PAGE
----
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Tails in two countries

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DEVOLUTION is all very well, but it can potentially cause problems, as different approaches to, say, student tuition fees and university funding have illustrated. Differences in approach to the issue of non-therapeutic docking of dogs' tails seem set to provide another example, with veterinary surgeons being caught in the middle.

The Scottish Executive confirmed earlier this month that it would be introducing an outright ban on non-therapeutic tail docking in Scotland, and that the ban would come into effect at the end of April. The bva, bsava and rcvs have long been opposed to non-therapeutic docking of dogs' tails on animal welfare grounds, so that much, at least, is welcome. However, the situation in the rest of Great Britain is less clear cut, following a decision by Parliament last March, when mps voted for a partial ban, from which working dogs would be excluded. In November, the Government issued a consultation document seeking views on regulations which are to be introduced under the Animal Welfare Act and are intended to put that decision into effect. The Government has since amended the regulations in the light of the comments received and the resulting draft statutory instrument, in the form of The Docking of Working Dogs' Tails (England) Regulations 2007, has since been published. The regulations can be viewed on the website of the Office of Public Sector Information (at and are expected to come into force on April 6. Similar legislation is also being considered in Wales.

Doubts must remain about whether working dogs should have been exempted from the ban in England. However, given that the decision has been made, the concern must be whether the regulations can be workable, not least because no one can accurately predict the future. The legislation requires that ‘working’ dogs which may be docked must be less than five days old. However, it is impossible to assess the likelihood of neonatal puppies eventually being used for work; not all puppies in a litter will necessarily be put to work and their suitability cannot be assessed until later. The revised regulations represent a slight improvement on the earlier draft, in that they state that veterinary surgeons may certify that they have ‘seen evidence’ that a dog is of a specified type and likely to be used for a specified type of work. The previous draft would have required veterinary surgeons to certify simply that the dog was ‘likely’ to be used for a specified type of work; this would have required the veterinary surgeon to certify on a matter which would not have been within his or her knowledge, which would have contravened rcvs guidance on certification. That said, the evidence specified in the regulations provides no guarantee that the dog will be used for work, and both the types of dog and the types of work specified in the legislation leave considerable room for interpretation.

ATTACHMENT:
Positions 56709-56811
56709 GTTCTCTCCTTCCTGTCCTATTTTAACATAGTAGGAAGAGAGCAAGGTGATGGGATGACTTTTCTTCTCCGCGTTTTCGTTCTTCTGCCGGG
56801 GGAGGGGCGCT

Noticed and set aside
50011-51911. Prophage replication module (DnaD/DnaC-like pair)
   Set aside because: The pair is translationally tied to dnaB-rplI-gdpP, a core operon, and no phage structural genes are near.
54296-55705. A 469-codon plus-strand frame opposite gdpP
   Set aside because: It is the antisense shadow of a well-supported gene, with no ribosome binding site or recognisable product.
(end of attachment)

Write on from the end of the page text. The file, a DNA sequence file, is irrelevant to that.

The revised regulations include a broader definition of specified types of dog than the earlier draft, listing ‘Hunt point retriever breeds of any type or combination of types’, ‘spaniels of any type or combination of types’ and ‘Terriers of any type or combination of types’. The types of work are specified as ‘law enforcement’, ‘activities of Her Majesty's armed forces’, ‘emergency rescue’, ‘lawful pest control’ and ‘the lawful shooting of animals’. Meanwhile, the list of those who can present evidence stating that the dog is to be used for work has been extended to include representatives of hm Prison Service and hm Revenue & Customs.

Under the regulations, owners or representatives presenting puppies to be docked will be required to sign a certificate confirming that the requirements are being complied with. In doing so, they will have the option of confirming that the dog is intended to be used for work or, alternatively, intended to be sold for use in work. The fact that the dogs might be sold on adds a further element of uncertainty to the whole process and emphasises the problems inherent in attempting to predict a dog's future.

The regulations require that dogs are microchipped, but not necessarily at the time the dog is docked or by the veterinary surgeon performing the operation. Veterinary and owner/representative certificates will be required but this provides scope for confusion and possible abuse and, in the absence of a central register of legally docked dogs, it is difficult to see how the regulations can be enforced.

The English regulations are inherently problematic, but the difficulties could be felt most acutely by practices near the border with Scotland, which may have clients on both sides of the border. Meanwhile, the English exemption could cause difficulties in enforcement in Scotland, not least because there would seem to be nothing to prevent dogs legally docked in England subsequently being bought by people north of the border.

It seems that, in drafting the regulations, the English legislators have gone through all sorts of hoops in attempting to meet the will of Parliament and comments received subsequently, but faced an impossible task from the start. It has still to be seen just how things work out in practice, but it remains regrettable that England did not, like Scotland, opt for an outright ban.

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